Bransten said although Calvaruso did not share in any profits or losses for 2009, she testified that she was obligated by the 2009 agreement to share in losses and profits based on her 5 percent interest.

Calvaruso said she would discuss day-to-day decisions with Donovan, but Donovan made major decisions with the firm's accountant, Michael Ferber.

Bransten said Donovan didn't deny that the reason for changing Calvaruso's status to equity partner in 2009 was to prevent the firm from dissolving. Donovan said Calvaruso did not share in any firm profits in 2009 because there were no profits to distribute that year after both of them received guaranteed payments.

After Yee's death, her heirs received $500,000 from a $1 million life insurance policy maintained by Donovan. The other $500,000 was paid to Donovan. Yee had a similar policy on Donovan's life.

Donovan has said that as a result of a 2006 oral agreement with Yee, the insurance payment was in lieu of the accounting and payments due to a deceased's partner under the 1997 partnership agreement.

Yee's estate disputed this change.

The estate interpreted one part of the 1997 agreement to provide that the death of one of the two partners necessarily results in the dissolution of the partnership, Bransten said.

But the judge said the agreement providesifthe firm dissolves because of, among other reasons, the death of one of the two partners, then other provisions of the agreement may be overridden.

"It does not, however, mean that the death of one of two partners necessarily causes a dissolution," the judge said.

"Notably, this document does not require that any new partner be a 50 [percent] equity partner or specify any minimum amount of equity ownership," Bransten said.

"The undisputed testimonial and documentary evidence establishes that Calvaruso and Donovan entered into a written agreement making Calvaruso a 5 [percent] equity partner of the firm and obligating her to share in the profits and losses of the firm up to a 5 [percent] interest," Bransten said.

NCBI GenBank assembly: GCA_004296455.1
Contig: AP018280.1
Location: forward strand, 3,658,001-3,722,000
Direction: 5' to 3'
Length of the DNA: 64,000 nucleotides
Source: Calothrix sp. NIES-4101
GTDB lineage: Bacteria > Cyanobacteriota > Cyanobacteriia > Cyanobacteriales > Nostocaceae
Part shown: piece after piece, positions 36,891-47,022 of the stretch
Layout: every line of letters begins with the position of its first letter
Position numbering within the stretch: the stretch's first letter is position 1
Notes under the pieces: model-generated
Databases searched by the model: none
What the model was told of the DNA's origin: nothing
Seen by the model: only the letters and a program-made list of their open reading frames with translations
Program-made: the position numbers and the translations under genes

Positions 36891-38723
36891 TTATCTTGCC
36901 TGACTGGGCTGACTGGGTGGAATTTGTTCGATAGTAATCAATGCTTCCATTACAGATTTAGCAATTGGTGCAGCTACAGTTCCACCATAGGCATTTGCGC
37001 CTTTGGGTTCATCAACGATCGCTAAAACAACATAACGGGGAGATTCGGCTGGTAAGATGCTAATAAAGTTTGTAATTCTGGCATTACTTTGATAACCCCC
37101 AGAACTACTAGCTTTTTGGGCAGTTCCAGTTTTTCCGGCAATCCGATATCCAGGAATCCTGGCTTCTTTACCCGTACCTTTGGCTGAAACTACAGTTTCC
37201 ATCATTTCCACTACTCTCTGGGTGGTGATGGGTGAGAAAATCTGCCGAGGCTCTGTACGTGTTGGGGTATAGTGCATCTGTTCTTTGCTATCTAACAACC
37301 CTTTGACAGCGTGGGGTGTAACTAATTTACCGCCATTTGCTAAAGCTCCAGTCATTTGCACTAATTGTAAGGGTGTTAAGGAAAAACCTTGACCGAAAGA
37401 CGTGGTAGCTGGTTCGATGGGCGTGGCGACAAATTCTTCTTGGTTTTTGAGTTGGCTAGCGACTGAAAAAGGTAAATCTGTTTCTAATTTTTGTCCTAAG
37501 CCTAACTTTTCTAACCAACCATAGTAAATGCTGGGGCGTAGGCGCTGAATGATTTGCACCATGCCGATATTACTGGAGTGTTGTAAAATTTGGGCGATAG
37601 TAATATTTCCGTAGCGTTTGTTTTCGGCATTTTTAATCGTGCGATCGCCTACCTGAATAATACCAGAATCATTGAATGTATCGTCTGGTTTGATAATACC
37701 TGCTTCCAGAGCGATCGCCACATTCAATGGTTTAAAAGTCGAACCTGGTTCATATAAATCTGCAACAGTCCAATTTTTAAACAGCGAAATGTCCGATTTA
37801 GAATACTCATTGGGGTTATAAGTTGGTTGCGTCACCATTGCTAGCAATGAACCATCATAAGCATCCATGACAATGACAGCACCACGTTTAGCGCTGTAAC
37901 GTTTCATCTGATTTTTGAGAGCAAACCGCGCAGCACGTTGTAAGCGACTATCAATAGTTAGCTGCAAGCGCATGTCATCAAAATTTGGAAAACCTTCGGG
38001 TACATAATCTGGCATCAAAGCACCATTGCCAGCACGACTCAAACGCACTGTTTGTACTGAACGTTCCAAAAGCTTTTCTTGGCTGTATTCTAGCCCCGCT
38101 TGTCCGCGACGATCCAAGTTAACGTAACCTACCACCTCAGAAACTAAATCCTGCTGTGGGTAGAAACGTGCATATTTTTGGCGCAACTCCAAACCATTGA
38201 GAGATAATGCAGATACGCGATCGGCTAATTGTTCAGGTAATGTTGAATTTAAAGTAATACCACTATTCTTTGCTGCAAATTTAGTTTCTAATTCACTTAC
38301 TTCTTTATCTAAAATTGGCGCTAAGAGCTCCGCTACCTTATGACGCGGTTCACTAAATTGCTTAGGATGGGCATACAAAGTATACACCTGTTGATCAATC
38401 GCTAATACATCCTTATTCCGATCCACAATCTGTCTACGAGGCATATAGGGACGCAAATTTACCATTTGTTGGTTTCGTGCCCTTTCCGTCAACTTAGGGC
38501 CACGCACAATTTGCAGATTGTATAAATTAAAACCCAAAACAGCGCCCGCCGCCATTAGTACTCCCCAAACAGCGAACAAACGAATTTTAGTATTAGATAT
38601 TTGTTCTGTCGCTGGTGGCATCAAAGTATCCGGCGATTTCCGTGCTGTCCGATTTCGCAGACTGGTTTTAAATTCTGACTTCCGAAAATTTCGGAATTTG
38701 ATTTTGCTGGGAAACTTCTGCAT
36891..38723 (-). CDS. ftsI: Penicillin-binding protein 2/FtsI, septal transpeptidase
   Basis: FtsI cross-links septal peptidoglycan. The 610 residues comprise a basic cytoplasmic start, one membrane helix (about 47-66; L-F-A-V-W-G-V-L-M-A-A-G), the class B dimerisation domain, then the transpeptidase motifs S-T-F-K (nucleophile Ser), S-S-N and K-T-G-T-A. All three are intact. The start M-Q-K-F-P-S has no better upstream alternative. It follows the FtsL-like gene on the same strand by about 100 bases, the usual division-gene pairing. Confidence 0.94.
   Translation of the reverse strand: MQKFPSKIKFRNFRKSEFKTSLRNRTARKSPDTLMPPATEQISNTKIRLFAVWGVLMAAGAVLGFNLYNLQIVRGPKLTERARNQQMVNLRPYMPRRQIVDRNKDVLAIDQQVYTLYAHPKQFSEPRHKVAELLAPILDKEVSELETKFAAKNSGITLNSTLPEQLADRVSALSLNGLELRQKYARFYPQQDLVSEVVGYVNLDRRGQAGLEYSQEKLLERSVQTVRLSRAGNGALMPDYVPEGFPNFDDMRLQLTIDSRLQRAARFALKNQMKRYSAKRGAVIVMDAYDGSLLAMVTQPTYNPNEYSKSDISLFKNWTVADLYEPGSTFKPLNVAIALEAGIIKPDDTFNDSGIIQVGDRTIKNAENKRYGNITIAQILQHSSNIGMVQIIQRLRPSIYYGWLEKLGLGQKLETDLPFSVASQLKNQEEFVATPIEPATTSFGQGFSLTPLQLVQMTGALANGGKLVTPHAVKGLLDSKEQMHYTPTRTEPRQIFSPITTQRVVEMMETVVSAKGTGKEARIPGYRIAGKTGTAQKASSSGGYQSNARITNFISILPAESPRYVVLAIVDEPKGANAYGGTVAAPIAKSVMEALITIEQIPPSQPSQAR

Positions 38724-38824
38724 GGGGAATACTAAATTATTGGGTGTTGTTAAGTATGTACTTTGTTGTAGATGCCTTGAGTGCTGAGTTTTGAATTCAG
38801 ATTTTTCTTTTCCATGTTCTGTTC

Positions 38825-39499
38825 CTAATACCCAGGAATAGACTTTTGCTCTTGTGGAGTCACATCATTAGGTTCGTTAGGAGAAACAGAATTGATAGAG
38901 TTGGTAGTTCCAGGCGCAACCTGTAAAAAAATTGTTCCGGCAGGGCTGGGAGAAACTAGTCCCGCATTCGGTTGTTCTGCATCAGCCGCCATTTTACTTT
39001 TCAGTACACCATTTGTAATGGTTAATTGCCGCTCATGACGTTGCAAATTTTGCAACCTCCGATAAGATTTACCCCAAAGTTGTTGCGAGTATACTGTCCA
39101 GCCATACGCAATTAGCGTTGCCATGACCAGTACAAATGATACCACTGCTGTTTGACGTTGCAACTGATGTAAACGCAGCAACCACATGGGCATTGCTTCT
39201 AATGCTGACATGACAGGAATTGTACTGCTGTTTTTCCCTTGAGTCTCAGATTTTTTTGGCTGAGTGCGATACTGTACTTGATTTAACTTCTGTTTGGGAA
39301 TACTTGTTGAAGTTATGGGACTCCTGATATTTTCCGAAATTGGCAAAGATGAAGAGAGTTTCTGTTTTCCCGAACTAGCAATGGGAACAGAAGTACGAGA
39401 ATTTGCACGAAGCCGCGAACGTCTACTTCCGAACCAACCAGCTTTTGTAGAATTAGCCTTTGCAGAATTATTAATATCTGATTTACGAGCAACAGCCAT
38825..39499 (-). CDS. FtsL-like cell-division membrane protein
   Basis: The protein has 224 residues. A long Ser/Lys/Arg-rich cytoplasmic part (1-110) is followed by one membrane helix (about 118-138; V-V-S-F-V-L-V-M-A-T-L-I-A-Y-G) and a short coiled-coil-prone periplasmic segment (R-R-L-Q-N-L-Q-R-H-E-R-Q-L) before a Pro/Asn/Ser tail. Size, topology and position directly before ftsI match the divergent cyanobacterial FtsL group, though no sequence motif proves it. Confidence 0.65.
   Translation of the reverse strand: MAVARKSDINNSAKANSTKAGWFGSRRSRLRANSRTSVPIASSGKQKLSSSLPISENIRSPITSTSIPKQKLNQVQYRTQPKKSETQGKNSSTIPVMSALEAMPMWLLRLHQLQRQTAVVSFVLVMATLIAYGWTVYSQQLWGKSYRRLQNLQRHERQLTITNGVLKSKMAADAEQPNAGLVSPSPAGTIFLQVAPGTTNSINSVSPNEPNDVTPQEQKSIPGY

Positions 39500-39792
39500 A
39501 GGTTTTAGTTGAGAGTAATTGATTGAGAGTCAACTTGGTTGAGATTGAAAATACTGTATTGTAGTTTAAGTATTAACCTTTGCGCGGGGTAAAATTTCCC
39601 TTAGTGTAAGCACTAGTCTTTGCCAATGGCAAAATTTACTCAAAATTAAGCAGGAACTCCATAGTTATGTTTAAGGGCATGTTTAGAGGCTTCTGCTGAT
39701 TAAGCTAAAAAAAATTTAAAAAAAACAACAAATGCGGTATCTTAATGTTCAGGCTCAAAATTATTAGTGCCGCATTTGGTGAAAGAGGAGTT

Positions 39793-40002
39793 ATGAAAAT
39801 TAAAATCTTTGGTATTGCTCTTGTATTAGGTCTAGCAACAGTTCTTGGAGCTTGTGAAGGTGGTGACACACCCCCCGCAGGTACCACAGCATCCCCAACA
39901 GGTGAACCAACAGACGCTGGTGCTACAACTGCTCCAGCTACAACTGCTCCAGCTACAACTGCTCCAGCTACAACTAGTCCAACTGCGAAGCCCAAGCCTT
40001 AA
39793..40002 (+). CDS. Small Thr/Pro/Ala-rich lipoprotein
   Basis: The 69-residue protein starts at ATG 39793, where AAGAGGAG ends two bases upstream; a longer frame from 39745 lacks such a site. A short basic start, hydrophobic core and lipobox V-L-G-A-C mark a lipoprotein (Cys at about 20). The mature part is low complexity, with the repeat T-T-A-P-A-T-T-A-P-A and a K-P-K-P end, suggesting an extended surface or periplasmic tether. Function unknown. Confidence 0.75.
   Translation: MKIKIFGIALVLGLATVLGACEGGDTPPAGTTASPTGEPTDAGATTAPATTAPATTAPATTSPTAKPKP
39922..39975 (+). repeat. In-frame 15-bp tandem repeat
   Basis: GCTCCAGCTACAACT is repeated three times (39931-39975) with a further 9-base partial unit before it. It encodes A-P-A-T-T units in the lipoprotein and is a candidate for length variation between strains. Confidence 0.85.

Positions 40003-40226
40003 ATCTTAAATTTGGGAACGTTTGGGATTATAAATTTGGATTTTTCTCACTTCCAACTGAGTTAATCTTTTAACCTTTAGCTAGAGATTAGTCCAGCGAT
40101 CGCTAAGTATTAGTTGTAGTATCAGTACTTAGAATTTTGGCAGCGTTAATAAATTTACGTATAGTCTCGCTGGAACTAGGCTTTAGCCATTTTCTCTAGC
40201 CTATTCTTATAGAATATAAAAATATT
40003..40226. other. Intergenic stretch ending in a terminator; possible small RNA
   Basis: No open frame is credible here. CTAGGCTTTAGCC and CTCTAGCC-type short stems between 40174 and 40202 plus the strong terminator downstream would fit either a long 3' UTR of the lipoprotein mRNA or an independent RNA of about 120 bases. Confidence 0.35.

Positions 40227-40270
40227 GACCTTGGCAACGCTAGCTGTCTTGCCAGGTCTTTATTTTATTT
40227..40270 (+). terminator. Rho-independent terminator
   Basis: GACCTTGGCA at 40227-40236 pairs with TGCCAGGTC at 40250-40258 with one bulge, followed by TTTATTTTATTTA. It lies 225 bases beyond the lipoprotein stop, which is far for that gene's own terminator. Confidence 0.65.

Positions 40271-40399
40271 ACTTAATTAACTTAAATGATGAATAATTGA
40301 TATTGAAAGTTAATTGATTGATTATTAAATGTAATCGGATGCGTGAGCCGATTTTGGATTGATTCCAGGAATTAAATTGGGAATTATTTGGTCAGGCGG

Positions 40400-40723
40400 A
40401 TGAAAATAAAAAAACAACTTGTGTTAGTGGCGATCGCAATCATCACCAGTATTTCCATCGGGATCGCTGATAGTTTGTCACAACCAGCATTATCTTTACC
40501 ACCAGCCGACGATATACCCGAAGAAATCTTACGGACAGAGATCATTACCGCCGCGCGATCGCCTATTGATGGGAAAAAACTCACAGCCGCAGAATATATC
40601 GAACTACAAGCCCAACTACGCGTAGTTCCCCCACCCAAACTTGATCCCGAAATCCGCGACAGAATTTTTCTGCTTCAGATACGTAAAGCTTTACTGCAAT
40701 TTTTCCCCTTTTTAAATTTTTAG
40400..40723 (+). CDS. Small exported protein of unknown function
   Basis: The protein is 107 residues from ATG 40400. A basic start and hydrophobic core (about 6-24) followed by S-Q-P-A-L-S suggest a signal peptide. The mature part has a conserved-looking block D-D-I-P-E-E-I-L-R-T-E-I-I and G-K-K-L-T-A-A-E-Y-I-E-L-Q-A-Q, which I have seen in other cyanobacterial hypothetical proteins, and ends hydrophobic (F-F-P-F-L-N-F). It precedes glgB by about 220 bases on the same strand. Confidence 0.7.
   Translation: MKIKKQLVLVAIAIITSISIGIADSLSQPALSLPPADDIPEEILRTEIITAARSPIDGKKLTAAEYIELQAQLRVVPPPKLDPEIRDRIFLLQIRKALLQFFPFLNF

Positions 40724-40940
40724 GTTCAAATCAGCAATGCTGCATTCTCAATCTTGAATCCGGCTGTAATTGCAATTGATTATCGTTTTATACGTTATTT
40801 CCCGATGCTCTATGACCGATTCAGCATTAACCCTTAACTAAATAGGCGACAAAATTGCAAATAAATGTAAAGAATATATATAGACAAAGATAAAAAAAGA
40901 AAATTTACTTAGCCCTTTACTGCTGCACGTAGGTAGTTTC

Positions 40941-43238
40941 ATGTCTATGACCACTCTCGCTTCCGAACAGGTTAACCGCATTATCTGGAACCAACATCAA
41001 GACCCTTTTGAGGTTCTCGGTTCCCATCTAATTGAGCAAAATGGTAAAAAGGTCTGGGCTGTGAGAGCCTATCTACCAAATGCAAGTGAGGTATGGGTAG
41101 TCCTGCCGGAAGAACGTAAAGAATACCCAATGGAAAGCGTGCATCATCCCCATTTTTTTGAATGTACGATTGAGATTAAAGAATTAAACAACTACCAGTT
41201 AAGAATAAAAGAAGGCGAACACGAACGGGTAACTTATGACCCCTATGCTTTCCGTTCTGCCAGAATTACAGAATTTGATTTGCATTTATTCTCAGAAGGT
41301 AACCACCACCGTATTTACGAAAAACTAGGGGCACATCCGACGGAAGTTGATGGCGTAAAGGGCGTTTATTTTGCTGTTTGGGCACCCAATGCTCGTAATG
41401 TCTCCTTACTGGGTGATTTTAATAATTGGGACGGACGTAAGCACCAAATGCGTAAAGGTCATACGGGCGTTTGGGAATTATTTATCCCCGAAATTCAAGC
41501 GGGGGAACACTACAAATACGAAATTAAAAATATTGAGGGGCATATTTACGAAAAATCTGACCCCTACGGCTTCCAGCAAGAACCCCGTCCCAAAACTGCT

On whether the firm owes Yee's estate any money, the judge said the law firm and Donovan have raised a triable issue of fact on their claim that the 1997 agreement was amended in 2006 to change how the insurance policies would be paid out.

Even if the agreement was not amended, the judge said, she said she found a triable issue on whether any money is owed to Yee's estate under the formula in the 1997 agreement.

Ferber, the law firm's accountant, said he calculated this amount as zero using a cash method of accounting. However, Ferber also prepared a 2008 financial statement showing about $415,520 in partner's capital.

"Whether Yee's estate is entitled to any payment…is a question of fact that can be resolved in this action, and the firm has prepared at least two accountings for the year ending 2008," the judge said.

Bransten continued the breach of contract and breach of fiduciary duty claims.

An attorney for Yee's estate, Adam Felsenstein of Gallet Dreyer & Berkey, declined to comment.

Amos Alter, the lawyer for Donovan and the Donovan & Yee firm, did not return a message for comment. Donovan herself did not return a message left at her office.

Calvaruso, who is not a party in the suit, left the firm at the end of 2009. She is now a partner at Kelley Drye & Warren.